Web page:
Visualizing Shackleton Crater
- Visualizations by:
- Ernie Wright
- View full credits
These computer-generated images are centered on Shackleton, a well-preserved, bowl-shaped crater, 21 kilometers wide and 4 km deep, at the Moon's south pole. Shackleton's floor is in perpetual shadow, but LOLA, the laser altimeter on Lunar Reconnaissance Orbiter, reveals boulders and low hills, or hummocks, formed by material slumping from the crater's sides. Shackleton's cold interior may harbor water ice and other volatiles that would evaporate rapidly if exposed to the Sun. In contrast, some points on the rim of the crater are in persistent sunshine and may be ideal places for solar panels. The ridge on the far side of the crater in this view connects Shackleton's rim to the rim of the adjacent crater Slater. Another ridge, just out of frame on the left, connects to de Gerlache crater. Certain points on these ridges are also in persistent sunshine.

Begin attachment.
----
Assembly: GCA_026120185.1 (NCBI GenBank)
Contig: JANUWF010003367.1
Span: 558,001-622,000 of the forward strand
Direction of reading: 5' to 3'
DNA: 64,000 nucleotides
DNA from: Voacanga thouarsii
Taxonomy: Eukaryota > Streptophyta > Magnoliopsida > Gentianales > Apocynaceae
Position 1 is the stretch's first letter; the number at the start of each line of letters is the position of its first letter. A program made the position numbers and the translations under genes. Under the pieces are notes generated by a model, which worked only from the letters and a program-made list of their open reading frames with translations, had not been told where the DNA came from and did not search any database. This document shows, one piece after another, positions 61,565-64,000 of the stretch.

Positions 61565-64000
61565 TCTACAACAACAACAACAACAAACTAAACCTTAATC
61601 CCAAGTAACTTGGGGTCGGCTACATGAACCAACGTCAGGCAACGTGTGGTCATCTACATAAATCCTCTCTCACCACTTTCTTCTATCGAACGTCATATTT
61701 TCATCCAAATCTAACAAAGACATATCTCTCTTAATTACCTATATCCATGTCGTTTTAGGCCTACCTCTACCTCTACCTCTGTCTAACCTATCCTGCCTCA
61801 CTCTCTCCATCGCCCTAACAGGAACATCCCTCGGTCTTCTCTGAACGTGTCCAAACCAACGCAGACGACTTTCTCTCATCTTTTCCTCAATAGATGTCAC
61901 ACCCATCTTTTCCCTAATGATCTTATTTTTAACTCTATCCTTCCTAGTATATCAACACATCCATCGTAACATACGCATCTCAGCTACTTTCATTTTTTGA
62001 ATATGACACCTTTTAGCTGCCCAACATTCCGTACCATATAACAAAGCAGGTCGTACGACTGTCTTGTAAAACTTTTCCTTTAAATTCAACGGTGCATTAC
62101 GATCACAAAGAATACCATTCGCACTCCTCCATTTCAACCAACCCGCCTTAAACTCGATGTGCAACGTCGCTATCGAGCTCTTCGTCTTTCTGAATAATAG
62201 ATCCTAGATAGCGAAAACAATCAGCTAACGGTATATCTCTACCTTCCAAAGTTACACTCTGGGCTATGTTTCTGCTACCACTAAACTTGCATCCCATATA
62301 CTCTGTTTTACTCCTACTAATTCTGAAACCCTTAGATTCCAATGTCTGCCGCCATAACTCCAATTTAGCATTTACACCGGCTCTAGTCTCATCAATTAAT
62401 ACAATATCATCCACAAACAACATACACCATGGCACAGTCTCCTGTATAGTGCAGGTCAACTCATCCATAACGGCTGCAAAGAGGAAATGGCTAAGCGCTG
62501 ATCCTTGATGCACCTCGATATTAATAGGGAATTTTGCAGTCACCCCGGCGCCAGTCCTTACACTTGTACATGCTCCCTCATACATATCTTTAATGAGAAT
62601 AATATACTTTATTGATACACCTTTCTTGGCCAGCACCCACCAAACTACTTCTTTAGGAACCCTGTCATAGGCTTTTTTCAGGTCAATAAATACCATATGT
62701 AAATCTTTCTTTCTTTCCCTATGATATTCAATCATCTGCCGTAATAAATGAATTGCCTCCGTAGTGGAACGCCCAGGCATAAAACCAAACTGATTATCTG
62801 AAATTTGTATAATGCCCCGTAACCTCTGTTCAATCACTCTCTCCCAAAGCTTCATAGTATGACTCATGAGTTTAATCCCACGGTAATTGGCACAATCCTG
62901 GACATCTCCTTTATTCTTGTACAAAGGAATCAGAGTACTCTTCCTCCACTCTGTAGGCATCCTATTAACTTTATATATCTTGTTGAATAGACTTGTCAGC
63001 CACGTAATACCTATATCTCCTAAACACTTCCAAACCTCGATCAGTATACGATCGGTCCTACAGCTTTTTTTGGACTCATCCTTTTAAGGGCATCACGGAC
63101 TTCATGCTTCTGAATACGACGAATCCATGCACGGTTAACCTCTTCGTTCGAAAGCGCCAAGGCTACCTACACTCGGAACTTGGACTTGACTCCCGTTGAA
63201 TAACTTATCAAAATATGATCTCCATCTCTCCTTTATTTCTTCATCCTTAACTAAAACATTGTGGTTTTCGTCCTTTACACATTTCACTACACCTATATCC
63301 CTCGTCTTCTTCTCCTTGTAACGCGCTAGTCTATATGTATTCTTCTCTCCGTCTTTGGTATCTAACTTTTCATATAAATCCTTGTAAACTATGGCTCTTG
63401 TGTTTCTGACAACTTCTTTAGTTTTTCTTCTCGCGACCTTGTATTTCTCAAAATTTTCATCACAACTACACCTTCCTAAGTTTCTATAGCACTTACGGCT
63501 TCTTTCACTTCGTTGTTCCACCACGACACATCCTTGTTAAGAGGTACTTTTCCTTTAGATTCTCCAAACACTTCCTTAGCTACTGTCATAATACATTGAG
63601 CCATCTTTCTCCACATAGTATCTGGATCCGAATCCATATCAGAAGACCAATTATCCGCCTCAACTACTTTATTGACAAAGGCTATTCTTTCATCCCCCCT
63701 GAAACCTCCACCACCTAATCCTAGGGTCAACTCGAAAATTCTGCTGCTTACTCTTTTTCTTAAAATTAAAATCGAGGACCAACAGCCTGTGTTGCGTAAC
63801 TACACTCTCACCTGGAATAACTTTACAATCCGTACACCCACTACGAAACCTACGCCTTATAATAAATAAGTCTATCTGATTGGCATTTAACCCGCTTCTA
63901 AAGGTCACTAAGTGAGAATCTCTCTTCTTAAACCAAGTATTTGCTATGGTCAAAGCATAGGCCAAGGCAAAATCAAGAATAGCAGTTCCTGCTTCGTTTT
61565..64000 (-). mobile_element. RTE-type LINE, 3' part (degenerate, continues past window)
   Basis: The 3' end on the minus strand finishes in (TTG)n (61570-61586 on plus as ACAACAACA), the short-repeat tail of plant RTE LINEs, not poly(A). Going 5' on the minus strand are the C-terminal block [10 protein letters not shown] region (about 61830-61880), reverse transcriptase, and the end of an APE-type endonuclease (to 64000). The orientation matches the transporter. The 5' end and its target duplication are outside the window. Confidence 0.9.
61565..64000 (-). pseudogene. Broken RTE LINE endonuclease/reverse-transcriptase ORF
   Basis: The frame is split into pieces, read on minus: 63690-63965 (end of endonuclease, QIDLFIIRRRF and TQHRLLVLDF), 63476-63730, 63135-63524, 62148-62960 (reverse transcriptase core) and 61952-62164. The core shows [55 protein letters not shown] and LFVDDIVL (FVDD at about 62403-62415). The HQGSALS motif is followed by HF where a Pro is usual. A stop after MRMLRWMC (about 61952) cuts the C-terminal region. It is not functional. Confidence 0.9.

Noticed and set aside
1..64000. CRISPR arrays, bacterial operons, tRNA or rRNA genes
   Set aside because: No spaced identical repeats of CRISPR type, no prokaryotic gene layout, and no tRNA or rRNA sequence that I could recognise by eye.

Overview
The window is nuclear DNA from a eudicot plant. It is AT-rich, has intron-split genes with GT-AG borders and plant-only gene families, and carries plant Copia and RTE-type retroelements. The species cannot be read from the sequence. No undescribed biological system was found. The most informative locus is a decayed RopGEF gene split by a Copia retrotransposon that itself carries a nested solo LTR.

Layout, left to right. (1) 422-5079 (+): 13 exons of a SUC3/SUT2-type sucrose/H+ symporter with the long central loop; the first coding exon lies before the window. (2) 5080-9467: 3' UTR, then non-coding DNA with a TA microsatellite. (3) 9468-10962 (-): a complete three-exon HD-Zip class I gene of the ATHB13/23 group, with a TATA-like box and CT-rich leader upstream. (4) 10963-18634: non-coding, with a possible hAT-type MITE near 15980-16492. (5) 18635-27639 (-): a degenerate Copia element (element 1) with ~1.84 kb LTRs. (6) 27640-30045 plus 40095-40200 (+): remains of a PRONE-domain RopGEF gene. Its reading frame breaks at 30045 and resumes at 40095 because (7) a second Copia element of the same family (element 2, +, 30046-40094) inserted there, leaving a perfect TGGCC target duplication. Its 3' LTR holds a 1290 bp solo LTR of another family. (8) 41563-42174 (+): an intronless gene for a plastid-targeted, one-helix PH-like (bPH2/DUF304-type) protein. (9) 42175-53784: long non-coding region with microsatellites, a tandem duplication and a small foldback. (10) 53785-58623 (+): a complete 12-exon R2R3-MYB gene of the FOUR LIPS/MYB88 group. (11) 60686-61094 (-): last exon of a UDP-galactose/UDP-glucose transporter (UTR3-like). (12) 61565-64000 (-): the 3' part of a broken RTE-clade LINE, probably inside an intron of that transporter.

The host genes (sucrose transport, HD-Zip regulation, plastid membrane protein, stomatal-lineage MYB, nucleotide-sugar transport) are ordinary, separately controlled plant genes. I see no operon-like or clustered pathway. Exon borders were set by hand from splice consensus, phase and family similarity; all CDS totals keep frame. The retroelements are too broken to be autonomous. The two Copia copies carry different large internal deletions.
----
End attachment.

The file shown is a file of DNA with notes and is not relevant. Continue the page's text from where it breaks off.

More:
For More Information
See Researchers Estimate Ice Content of Crater at Moon's South Pole (NASA.gov)
Please give credit for this item to:
NASA's Scientific Visualization Studio
- Ernie Wright (USRA) [Lead]
- David Smith (NASA/GSFC)
- Erwan M. Mazarico (NASA/GSFC)
- Gregory A. Neumann (NASA/GSFC)
- Maria Zuber (Massachusetts Institute of Technology)
PapersThis visualization is based on the following papers:
- Zuber et al., Constraints on the volatile distribution within Shackleton crater at the lunar south pole, Nature486, 378-381 (21 June 2012)
MissionsThis visualization is related to the following missions:
SeriesThis visualization can be found in the following series:
Datasets used in this visualization
LRO DEM (A.K.A. Digital Elevation Map) (Collected with the LOLA sensor)
Note: While we identify the data sets used in these visualizations, we do not store any further details nor the data sets themselves on our site.
You may also like...